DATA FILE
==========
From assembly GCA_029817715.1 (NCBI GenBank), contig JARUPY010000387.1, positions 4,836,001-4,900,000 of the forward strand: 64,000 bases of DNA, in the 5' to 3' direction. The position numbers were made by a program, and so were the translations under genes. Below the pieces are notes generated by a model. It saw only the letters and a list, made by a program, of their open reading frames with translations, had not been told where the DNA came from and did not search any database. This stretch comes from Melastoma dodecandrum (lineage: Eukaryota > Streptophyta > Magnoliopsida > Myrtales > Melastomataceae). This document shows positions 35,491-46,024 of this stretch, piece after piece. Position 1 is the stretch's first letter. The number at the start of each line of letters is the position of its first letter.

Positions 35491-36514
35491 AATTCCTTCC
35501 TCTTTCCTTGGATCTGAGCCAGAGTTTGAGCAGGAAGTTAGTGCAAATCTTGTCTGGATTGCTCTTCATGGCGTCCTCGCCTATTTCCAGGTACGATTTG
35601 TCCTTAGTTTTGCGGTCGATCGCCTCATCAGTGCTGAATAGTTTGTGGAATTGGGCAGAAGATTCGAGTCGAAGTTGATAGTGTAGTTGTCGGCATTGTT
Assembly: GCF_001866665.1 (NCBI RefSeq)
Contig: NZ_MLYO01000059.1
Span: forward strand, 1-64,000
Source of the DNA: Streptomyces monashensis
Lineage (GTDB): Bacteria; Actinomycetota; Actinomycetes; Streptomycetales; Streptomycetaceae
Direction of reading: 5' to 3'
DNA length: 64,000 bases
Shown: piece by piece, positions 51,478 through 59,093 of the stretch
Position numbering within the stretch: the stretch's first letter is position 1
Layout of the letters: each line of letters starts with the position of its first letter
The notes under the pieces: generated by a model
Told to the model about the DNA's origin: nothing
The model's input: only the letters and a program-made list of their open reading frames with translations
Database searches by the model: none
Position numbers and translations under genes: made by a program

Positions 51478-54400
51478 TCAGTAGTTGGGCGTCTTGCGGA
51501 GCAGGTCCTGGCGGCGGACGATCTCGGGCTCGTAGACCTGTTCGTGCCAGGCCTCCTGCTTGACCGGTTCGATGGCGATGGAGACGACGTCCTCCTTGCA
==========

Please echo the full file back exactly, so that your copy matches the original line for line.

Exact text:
From assembly GCA_029817715.1 (NCBI GenBank), contig JARUPY010000387.1, positions 4,836,001-4,900,000 of the forward strand: 64,000 bases of DNA, in the 5' to 3' direction. The position numbers were made by a program, and so were the translations under genes. Below the pieces are notes generated by a model. It saw only the letters and a list, made by a program, of their open reading frames with translations, had not been told where the DNA came from and did not search any database. This stretch comes from Melastoma dodecandrum (lineage: Eukaryota > Streptophyta > Magnoliopsida > Myrtales > Melastomataceae). This document shows positions 35,491-46,024 of this stretch, piece after piece. Position 1 is the stretch's first letter. The number at the start of each line of letters is the position of its first letter.

Positions 35491-36514
35491 AATTCCTTCC
35501 TCTTTCCTTGGATCTGAGCCAGAGTTTGAGCAGGAAGTTAGTGCAAATCTTGTCTGGATTGCTCTTCATGGCGTCCTCGCCTATTTCCAGGTACGATTTG
35601 TCCTTAGTTTTGCGGTCGATCGCCTCATCAGTGCTGAATAGTTTGTGGAATTGGGCAGAAGATTCGAGTCGAAGTTGATAGTGTAGTTGTCGGCATTGTT
Assembly: GCF_001866665.1 (NCBI RefSeq)
Contig: NZ_MLYO01000059.1
Span: forward strand, 1-64,000
Source of the DNA: Streptomyces monashensis
Lineage (GTDB): Bacteria; Actinomycetota; Actinomycetes; Streptomycetales; Streptomycetaceae
Direction of reading: 5' to 3'
DNA length: 64,000 bases
Shown: piece by piece, positions 51,478 through 59,093 of the stretch
Position numbering within the stretch: the stretch's first letter is position 1
Layout of the letters: each line of letters starts with the position of its first letter
The notes under the pieces: generated by a model
Told to the model about the DNA's origin: nothing
The model's input: only the letters and a program-made list of their open reading frames with translations
Database searches by the model: none
Position numbers and translations under genes: made by a program

Positions 51478-54400
51478 TCAGTAGTTGGGCGTCTTGCGGA
51501 GCAGGTCCTGGCGGCGGACGATCTCGGGCTCGTAGACCTGTTCGTGCCAGGCCTCCTGCTTGACCGGTTCGATGGCGATGGAGACGACGTCCTCCTTGCA